"Do you need something Vin? You have a pump now - here, take this. Do you want me to do it for you?"

"S'OK - kin do it - m' good."

I don't know whether I'm the one who ended up pressin' the button. All I know is the pump must've worked, because I can't feel anything anymore and I think I might be fallin' asleep...


I'm sick of bein' tired, and tired of bein' sick. That damn fever's still got me in its teeth, and I swear it's burnin' in every bone and muscle in m' body.

Thinkin' I was good? That might've been a bit of an exaggeration, since I'm findin' m'self pukin' for the third time this morning into the stupid kidney basin. The doctors are havin' trouble findin' an antibiotic that doesn't make me throw up, and I gotta say, I sure hope they come up with somethin' soon.

I really, really hate this - watchin' Buck take the bowl away t' empty it in the bathroom and havin' Chris wipin' m' face like I'm a little kid.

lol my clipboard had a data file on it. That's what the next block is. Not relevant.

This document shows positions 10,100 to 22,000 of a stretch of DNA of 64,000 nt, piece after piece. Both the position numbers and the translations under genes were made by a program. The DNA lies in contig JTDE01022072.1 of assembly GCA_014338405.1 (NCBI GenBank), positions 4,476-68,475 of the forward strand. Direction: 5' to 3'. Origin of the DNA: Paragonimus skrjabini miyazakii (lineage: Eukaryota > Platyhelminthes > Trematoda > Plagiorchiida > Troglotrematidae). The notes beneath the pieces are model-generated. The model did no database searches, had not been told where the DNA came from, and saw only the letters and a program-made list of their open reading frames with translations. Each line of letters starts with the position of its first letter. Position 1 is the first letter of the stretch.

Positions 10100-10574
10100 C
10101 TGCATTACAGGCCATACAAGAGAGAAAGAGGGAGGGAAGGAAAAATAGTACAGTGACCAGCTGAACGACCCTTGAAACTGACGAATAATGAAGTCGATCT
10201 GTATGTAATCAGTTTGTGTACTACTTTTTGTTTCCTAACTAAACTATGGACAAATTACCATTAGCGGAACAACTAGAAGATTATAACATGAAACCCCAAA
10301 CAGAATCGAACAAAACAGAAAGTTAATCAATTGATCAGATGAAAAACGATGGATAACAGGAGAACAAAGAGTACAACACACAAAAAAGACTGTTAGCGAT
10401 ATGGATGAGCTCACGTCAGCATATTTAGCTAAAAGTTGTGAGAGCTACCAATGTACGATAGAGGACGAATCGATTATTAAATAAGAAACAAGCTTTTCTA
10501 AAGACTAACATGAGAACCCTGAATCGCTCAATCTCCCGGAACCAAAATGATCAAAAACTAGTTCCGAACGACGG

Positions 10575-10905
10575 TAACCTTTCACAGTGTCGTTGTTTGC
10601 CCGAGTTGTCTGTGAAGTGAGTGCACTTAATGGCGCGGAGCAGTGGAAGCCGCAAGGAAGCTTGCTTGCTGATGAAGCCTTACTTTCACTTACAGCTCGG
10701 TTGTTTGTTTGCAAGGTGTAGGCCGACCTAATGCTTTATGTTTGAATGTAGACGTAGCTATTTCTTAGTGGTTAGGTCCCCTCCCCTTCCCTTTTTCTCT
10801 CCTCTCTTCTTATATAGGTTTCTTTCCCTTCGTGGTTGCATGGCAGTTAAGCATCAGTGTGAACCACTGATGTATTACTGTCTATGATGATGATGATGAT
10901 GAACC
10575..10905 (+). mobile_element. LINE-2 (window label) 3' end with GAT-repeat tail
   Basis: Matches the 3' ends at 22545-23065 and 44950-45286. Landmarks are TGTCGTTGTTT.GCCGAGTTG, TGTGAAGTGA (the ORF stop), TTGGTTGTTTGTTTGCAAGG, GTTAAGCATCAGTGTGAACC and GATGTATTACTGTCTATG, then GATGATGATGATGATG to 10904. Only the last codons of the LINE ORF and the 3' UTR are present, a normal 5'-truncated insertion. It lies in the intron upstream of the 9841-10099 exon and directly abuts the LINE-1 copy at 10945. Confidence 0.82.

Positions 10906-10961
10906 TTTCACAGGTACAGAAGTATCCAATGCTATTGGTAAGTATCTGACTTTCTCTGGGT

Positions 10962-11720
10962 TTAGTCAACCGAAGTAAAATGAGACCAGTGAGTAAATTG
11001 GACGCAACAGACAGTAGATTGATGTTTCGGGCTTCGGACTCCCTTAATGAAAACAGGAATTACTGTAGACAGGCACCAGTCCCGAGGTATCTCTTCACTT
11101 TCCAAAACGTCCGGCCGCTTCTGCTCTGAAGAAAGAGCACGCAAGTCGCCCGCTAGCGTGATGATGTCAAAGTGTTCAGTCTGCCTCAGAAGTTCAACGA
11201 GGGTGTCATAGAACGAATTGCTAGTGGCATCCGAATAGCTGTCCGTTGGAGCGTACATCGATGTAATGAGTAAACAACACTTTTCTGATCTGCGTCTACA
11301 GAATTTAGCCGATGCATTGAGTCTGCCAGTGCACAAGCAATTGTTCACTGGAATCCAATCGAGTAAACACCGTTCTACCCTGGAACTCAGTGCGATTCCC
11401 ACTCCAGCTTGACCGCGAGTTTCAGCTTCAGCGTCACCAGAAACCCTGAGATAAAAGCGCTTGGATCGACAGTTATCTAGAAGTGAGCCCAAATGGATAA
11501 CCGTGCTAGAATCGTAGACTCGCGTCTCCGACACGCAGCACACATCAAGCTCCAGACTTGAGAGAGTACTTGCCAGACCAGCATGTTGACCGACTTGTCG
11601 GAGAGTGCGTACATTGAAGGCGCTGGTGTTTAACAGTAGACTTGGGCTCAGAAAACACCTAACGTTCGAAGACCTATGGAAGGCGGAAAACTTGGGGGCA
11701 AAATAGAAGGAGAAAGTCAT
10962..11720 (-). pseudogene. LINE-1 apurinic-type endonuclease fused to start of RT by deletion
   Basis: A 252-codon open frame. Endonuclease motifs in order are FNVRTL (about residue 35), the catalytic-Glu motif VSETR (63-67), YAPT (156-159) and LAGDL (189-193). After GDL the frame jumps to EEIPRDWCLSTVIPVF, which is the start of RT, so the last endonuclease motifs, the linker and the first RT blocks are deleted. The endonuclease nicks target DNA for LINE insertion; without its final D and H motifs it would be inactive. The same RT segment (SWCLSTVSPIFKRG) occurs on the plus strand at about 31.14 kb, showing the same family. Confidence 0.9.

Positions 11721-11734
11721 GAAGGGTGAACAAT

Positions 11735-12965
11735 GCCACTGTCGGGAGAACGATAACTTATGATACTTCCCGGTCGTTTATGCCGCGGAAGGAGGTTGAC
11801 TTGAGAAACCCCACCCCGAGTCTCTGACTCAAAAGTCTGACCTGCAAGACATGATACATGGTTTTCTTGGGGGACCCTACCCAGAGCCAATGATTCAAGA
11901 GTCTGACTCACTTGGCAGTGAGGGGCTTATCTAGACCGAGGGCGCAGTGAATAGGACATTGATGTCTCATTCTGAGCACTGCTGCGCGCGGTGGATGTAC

Buck comes back and puts his hand on m' forehead.

I hate when he does that.

"Chris? I'm thinkin' maybe I should go and get the nurse. Junior seems to be gettin' to the top of the forest fire index here."

"I'm OK C-Chris, I'm jist k-kinda hot. Maybe ya'll could..."

All of a sudden I feel really dizzy, m' tongue feels thick and heavy in m' mouth, and m' body's shakin' and I can't make it stop. Chris and Buck are fadin' in and out, like bad reception on the television and I try t' reach out t' hold them still, but m' arms are made of stone. I'm bein' pulled away, inta the flames and the fire's eatin' me up, lickin' through m' body and into m' brain, until I'm nothin' but smoke and ash swirlin' away on the whim of the wind.

Chris says I spent the next week like this - either sweatin' and boilin' in the desert or shiverin' and rattlin' through an Arctic winter.

I guess I was mostly out of m' head and I really don't remember much.